Toyota's plug-in car replaces the traditional gas refueling cap with a recharging outlet. (Nolan Finley / The Detroit News)
If electricity is the future of automobiles -- and from the emphasis on plug-ins at the North American International Auto Show, the auto industry certainly thinks so -- then America must very quickly get honest about its energy policy.
Replacing a significant percentage of the nation's fleet with plug-in vehicles will put a tremendous strain on power plants and the electricity grid. Anyone who thinks the additional demand can be met solely by alternative energy sources -- windmills, etc. -- is delusional. That much additional energy will have to come from a combination of renewables and traditional power sources such as nuclear and coal.
"We don't have enough energy to switch to electric vehicles today," says Iain Murray, a senior fellow at the Competitive Enterprise Institute. "We need extra generation capacity, and renewable is not the way to do it. We're going to need to invest in nuclear and coal."
And yet even as the automobile industry moves at lightning speed to develop the battery technology to make an electric fleet possible, the nation remains clueless about where the electricity will come from. The over-emphasis on renewable energy sources will leave America unprepared to take advantage of electric vehicle advancements.
Proposals for new coal plants -- the cheapest and most plentiful source of electricity -- are being shouted down by environmentalists. In Michigan, efforts are underway to block any new coal plants.
Meanwhile, no new nuclear plant has been opened in this country in 30 years. While 32 nuclear plants have been proposed, including one in Michigan, only one is actually under construction. Bringing a new nuclear plant online takes nine to 12 years and costs $5 billion to $9 billion each.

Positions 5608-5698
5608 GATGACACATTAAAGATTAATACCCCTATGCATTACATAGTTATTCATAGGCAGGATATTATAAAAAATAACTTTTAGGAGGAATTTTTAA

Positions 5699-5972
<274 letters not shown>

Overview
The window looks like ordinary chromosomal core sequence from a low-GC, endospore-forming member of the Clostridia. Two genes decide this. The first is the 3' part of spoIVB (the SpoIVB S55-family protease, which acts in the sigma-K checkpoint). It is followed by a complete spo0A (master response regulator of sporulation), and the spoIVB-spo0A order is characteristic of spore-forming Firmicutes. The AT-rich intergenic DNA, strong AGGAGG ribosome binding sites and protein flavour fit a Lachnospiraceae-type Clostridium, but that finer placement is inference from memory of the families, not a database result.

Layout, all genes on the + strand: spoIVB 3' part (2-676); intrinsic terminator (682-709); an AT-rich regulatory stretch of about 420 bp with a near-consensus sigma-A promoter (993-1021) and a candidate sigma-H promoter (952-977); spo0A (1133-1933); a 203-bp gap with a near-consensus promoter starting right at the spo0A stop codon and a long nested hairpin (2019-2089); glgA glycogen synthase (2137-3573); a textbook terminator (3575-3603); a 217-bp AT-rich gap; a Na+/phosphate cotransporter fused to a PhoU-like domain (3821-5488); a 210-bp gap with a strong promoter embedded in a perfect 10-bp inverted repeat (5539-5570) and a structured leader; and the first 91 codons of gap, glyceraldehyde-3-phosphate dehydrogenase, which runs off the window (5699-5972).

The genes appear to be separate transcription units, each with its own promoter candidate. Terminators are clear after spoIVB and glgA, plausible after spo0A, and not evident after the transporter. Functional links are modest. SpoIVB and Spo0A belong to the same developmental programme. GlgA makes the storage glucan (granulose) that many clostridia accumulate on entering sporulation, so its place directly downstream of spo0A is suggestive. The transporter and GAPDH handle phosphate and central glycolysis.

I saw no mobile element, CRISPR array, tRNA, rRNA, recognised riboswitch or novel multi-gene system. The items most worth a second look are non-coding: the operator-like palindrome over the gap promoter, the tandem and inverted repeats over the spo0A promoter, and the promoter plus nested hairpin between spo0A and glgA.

Global energy demand is expected to double by 2030. Keeping up with rising demand will strain the existing electricity network, let alone asking it to meet the added requirements of an electric fleet.
Along with new power plants, the country will need an enhanced wire grid to deliver the electricity. The electrical grid is now at full capacity, and stringing new wires is nearly as difficult to get past protesters as are generating plants.
Proposals in Congress for a cap-and-trade carbon system will likely sound the death knell for coal plants, says Ben Lieberman of the Heritage Foundation.
"Cap and trade would make coal prohibitively expensive," Lieberman says. "One wonders how much energy that (renewables) can provide. They need government help with tax breaks, subsidies, etc., and their benefits are very limited.
"We're going to need a lot more electric generation than what can be provided with renewable energy sources."
Congress, with its mileage and emissions regulations, has effectively put the internal combustion engine on notice.
Automakers have determined that its best replacement is plug-in battery power.
But no one has honestly answered the question: Where will the electricity come from?
Before allowing Detroit to get too far down the road to converting to electric from gasoline, Congress has a responsibility to provide the answer.